The exhibit also looks at the contemporary status of comic books with the display of a number of modern comics that are relevant in today’s cultural context, belonging to the I. Marc Carlson Popular Culture Materials Collection (2013.007). The comic book medium is popular with both children and adults and has cemented its influence in popular culture both in print form and in new digital media. The film industry continues to borrow heavily from comic books and uses them as source material for blockbuster film franchises like Christopher Nolan’s Batman Trilogy, Marvel Films’ Iron Man, Avengers, Captain America, and Thor, and Zack Snyder’s Man of Steel and the forthcoming Batman v Superman: Dawn of Justice. Comic books are also behind a number of hit TV shows such as The Walking Dead, Arrow, The Flash, Agents of S.H.I.E.L.D., Gotham, Constantine, and the upcoming Daredevil and Agent Carter.

The Department of Special Collections and University Archives cordially invites the TU community to visit this exciting exhibit, curated by Graduate Assistant of Special Collections Carlos D. Acosta-Ponce. The department is located on the 5th floor of McFarlin Library and its hours of operation are Monday to Friday from 8:00 AM to 5:00 PM.

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Holiday Hours

McFarlin Library

The Special Collections department will be closing at 5:00 PM on Tuesday, December 23rd for the holiday break. We will reopen again at 8:00 AM on Monday, January 5th. Have a safe and happy holiday!

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Dime Novels: Potboilers in American History

The Department of Special Collections and University Archives at McFarlin Library is currently reliving the thrills of the sensational dime novels, staples of American popular culture. The Department boasts a collection of over 4000 dime novels, with the latest acquisition dating to the winter of 2013. This winter, we are in the pursuit of reclassification and re-cataloging our collection in order to make it available to our patrons.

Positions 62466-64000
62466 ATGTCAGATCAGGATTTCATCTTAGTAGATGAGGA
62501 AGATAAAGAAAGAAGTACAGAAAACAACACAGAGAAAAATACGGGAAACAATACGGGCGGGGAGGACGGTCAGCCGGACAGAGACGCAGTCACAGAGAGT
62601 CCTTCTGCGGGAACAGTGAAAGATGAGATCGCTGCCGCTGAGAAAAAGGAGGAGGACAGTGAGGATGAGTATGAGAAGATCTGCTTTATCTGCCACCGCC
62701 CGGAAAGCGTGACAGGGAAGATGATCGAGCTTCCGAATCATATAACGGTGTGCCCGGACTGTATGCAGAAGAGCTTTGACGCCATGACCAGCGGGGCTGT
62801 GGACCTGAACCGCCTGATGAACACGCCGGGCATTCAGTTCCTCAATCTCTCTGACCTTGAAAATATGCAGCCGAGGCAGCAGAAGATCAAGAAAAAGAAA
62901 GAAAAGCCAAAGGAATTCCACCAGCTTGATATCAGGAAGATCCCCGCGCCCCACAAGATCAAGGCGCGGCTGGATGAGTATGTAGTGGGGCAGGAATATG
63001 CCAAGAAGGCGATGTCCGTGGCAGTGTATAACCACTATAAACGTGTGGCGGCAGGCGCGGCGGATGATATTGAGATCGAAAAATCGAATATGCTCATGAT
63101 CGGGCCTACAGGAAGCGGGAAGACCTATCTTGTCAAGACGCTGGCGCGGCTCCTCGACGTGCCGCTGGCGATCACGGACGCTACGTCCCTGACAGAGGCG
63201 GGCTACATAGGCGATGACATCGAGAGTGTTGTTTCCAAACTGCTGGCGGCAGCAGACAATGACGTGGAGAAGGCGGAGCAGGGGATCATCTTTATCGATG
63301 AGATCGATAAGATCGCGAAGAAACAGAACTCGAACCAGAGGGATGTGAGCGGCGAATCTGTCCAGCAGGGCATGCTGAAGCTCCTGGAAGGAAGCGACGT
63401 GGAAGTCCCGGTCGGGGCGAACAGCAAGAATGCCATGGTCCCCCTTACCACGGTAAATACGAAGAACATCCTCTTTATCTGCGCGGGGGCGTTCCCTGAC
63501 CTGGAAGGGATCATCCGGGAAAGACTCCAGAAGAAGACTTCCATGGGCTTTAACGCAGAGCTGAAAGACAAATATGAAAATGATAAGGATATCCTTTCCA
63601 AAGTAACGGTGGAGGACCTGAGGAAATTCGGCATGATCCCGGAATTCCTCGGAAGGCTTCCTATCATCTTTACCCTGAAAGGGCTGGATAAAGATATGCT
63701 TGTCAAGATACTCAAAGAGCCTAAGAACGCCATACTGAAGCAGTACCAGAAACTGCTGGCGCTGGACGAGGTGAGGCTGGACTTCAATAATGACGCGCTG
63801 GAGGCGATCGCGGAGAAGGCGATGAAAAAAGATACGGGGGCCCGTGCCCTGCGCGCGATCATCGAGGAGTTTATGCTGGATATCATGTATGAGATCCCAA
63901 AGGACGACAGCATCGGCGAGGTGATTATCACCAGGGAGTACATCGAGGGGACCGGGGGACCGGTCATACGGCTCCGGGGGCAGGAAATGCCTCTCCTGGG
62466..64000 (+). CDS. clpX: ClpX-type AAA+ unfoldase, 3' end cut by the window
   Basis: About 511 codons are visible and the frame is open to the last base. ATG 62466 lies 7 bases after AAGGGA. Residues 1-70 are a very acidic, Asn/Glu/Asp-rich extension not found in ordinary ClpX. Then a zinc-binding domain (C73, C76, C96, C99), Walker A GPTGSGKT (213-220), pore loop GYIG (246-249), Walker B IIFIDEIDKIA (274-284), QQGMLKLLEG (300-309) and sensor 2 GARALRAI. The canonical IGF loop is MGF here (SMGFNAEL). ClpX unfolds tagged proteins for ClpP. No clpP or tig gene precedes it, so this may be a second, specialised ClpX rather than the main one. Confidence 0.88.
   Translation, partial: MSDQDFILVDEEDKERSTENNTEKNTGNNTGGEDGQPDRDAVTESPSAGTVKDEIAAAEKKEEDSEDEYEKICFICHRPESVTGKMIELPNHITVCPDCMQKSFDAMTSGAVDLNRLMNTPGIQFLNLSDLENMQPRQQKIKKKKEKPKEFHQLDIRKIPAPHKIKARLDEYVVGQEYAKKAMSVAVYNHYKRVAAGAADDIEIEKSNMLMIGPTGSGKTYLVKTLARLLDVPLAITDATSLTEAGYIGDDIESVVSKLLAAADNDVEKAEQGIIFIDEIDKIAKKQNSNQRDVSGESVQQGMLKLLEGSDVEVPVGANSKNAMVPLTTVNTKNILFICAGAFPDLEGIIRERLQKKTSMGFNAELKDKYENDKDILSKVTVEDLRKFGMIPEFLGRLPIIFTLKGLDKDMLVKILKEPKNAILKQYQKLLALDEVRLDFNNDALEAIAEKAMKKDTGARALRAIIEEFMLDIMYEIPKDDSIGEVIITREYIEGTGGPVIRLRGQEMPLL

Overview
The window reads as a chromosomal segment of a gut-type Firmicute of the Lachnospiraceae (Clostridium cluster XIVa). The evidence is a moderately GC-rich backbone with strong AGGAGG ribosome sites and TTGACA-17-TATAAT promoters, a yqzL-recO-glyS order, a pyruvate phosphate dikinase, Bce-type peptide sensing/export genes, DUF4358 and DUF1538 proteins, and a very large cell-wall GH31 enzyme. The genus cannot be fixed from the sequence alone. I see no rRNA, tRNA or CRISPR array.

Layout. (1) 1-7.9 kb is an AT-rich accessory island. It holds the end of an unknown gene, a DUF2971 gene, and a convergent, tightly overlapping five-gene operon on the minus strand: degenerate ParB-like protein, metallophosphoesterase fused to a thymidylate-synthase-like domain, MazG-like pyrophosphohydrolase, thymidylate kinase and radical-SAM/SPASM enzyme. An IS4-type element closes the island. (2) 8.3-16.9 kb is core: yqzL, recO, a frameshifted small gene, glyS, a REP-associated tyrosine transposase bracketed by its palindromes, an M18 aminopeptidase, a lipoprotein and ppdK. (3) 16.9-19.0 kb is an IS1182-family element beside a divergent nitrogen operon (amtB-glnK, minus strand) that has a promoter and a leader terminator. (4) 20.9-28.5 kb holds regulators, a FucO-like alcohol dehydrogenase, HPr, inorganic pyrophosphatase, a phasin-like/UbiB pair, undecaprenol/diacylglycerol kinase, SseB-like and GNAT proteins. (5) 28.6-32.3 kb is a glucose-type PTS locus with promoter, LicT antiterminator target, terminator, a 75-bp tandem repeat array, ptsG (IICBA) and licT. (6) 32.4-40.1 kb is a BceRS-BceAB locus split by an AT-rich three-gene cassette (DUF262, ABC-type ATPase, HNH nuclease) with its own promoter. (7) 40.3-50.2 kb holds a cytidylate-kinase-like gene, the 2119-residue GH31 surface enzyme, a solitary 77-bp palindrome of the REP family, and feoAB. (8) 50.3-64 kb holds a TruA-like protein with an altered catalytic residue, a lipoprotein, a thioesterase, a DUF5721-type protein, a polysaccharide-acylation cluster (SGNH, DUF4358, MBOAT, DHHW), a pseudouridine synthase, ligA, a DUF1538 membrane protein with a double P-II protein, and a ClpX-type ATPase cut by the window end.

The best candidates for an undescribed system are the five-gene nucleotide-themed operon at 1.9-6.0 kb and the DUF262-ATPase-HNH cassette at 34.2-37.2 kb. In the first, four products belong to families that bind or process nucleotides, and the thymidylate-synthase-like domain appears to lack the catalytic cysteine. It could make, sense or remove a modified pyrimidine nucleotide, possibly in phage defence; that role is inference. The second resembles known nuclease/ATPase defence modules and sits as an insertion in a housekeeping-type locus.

Dime novels revolutionized popular culture and became a publication phenomenon, providing Americans with a wealth of popular fiction in a regular series at a fixed, inexpensive price. Dime Novels captured the American spirit starting late 19ththrough the early 20th century. They were popular paperback texts, and were the precursors of today’s mass-market paperbacks and comic books. The books grew to be exceptionally popular with young boys, with stories revolving around the dramatic exploits of a single character. Early dime novels, first printed in orange wrapper paper, were patriotic, often nationalistic tales of encounters between Native Americans and backwoods settlers. By the mid-1890s, bold color covers depicting scenes of bloodshed and courage appealed to a mostly adolescent audience.


It is interesting that the modern age uses “dime novel” as a term to describe any quickly written, lurid potboiler, generally used as a pejorative to describe a sensationalized yet superficial piece of written work. Critics of dime novels often denounced them as immoral, perhaps because of their violent content. But the books themselves actually tended to reinforce conventional values of the time such as patriotism, bravery, self-reliance, and American nationalism, and were integral in the early stages of American mass culture.

The Department of Special Collections and University Archives, recognizing the merits of the Library of Congress Classification, wishes to successfully re-catalog parts of the collections hoping to make them more accessible to our researchers and match what the dime novels themselves represented: easy accessibility. The heyday of the dime novel was between the 1860s and the 1890s, when their popularity was eclipsed by pulp magazines featuring similar tales of adventure. The series continued to attract the readers well into the 1920s. History also attributes a part of the popularity to the growing literacy rate in the country around that time. With our reclassification, we aim to reorganize the collection to make them available as individual units. Through this project, we also intend to accommodate more of our growing collections/collection in the future.


The bulk of our dime novels are constituted by the Beadle’s Dime Novels Collection, The Merriwell Series and The Buffalo Bill’s Series. These fragile books are handled with extreme care while reclassifying them. We take pride in conserving our collections and growing them with a steadfast vision to be a better resource for research for the community.